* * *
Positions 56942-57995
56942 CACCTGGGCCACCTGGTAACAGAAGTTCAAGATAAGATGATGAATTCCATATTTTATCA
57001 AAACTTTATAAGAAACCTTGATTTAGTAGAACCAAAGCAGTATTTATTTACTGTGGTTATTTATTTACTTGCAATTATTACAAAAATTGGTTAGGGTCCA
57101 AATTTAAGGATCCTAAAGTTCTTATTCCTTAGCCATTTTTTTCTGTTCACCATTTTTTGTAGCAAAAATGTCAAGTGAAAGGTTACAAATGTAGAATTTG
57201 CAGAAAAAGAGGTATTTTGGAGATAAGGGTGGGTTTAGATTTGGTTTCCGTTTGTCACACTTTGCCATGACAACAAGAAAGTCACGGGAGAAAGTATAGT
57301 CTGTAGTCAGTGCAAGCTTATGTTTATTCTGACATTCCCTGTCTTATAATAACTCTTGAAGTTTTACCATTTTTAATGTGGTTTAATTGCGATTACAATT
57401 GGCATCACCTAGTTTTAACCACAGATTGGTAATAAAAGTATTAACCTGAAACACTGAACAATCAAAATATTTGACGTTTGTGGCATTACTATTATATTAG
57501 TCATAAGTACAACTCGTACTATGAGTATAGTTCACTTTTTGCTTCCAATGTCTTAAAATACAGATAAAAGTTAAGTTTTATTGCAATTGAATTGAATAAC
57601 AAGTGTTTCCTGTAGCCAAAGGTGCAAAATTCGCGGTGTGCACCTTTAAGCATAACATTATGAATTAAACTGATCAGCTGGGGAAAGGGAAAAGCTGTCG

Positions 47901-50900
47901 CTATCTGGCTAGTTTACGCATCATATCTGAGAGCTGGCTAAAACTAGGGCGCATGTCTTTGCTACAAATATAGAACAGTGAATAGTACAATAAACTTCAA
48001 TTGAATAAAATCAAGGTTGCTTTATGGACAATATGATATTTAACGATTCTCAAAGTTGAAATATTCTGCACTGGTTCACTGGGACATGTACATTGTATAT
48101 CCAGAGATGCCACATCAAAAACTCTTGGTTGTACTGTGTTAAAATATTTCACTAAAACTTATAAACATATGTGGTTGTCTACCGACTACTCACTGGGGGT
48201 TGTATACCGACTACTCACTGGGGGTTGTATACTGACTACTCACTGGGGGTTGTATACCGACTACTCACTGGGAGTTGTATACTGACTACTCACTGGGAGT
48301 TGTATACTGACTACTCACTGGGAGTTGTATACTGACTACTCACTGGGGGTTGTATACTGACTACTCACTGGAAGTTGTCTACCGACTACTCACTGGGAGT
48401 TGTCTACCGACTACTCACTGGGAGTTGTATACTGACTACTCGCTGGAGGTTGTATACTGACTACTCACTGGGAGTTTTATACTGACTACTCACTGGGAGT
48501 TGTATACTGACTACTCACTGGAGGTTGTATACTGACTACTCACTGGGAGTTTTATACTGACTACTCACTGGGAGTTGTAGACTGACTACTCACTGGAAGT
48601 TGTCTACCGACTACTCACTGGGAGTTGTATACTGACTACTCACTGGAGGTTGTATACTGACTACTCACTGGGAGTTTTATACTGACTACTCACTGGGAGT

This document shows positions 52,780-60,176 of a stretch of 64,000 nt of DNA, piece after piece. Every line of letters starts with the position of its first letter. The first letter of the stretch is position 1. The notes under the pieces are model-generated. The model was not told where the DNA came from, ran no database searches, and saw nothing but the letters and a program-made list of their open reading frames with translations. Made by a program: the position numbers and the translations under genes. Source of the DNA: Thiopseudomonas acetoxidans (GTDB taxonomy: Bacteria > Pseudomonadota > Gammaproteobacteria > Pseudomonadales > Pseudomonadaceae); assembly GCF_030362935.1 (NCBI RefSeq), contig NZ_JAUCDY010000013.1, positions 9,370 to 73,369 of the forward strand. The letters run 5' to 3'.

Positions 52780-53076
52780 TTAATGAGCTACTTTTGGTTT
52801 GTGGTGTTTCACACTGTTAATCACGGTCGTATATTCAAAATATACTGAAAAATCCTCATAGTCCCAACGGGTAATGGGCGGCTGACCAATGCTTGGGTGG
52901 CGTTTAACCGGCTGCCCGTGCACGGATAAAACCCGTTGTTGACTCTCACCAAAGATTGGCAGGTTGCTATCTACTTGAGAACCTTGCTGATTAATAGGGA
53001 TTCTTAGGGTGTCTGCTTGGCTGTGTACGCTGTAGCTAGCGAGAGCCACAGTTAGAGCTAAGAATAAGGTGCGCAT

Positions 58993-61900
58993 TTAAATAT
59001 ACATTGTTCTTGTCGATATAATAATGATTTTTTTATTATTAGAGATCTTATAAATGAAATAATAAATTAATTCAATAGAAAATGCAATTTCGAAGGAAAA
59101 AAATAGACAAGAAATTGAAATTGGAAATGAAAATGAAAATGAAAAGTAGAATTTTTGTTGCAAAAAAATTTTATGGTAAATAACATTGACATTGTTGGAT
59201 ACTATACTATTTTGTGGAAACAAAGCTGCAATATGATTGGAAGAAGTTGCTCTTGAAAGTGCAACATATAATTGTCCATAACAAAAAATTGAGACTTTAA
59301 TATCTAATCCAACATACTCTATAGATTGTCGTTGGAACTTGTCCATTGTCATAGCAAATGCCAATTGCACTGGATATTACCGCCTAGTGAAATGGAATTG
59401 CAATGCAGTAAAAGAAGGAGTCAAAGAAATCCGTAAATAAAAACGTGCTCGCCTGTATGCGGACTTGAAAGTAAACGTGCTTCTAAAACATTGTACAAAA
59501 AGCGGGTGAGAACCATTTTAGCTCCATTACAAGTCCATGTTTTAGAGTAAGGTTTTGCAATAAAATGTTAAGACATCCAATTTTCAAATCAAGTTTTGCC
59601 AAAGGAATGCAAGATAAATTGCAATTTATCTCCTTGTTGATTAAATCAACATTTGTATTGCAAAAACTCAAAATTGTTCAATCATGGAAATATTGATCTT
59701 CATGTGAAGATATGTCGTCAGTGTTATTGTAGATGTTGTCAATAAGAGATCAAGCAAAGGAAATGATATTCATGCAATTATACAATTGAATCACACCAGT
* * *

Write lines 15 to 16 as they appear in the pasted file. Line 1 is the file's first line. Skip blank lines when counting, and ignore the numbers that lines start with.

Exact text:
48301 TGTATACTGACTACTCACTGGGAGTTGTATACTGACTACTCACTGGGGGTTGTATACTGACTACTCACTGGAAGTTGTCTACCGACTACTCACTGGGAGT
48401 TGTCTACCGACTACTCACTGGGAGTTGTATACTGACTACTCGCTGGAGGTTGTATACTGACTACTCACTGGGAGTTTTATACTGACTACTCACTGGGAGT